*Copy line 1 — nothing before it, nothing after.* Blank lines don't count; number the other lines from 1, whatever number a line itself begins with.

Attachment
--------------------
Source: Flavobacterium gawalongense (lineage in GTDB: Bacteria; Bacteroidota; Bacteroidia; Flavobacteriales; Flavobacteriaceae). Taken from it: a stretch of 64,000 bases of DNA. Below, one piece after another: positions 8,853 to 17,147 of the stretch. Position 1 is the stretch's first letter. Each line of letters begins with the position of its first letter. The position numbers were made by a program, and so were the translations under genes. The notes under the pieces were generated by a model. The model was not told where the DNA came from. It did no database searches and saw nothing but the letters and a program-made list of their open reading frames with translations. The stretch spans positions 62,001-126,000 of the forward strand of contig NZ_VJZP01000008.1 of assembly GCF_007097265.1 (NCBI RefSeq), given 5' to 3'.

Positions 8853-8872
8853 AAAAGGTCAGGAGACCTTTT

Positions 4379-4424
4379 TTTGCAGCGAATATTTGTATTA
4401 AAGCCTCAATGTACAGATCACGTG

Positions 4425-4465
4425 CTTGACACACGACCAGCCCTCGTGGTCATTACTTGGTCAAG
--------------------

Source: Flavobacterium gawalongense (lineage in GTDB: Bacteria; Bacteroidota; Bacteroidia; Flavobacteriales; Flavobacteriaceae). Taken from it: a stretch of 64,000 bases of DNA. Below, one piece after another: positions 8,853 to 17,147 of the stretch. Position 1 is the stretch's first letter. Each line of letters begins with the position of its first letter. The position numbers were made by a program, and so were the translations under genes. The notes under the pieces were generated by a model. The model was not told where the DNA came from. It did no database searches and saw nothing but the letters and a program-made list of their open reading frames with translations. The stretch spans positions 62,001-126,000 of the forward strand of contig NZ_VJZP01000008.1 of assembly GCF_007097265.1 (NCBI RefSeq), given 5' to 3'.